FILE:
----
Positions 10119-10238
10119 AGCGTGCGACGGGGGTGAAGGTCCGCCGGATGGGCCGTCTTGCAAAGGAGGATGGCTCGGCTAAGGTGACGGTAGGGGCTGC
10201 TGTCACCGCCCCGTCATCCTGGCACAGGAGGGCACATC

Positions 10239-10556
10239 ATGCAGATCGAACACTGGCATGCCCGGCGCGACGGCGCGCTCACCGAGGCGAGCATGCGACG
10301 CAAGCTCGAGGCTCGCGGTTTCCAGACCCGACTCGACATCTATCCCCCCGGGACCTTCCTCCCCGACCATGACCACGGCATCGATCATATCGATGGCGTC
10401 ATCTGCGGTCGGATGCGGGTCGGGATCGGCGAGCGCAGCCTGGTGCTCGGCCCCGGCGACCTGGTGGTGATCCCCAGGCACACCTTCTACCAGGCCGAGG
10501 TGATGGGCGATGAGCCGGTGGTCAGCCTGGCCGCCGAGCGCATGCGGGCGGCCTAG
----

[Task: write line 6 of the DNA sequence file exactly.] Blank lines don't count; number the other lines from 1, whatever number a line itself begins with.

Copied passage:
10301 CAAGCTCGAGGCTCGCGGTTTCCAGACCCGACTCGACATCTATCCCCCCGGGACCTTCCTCCCCGACCATGACCACGGCATCGATCATATCGATGGCGTC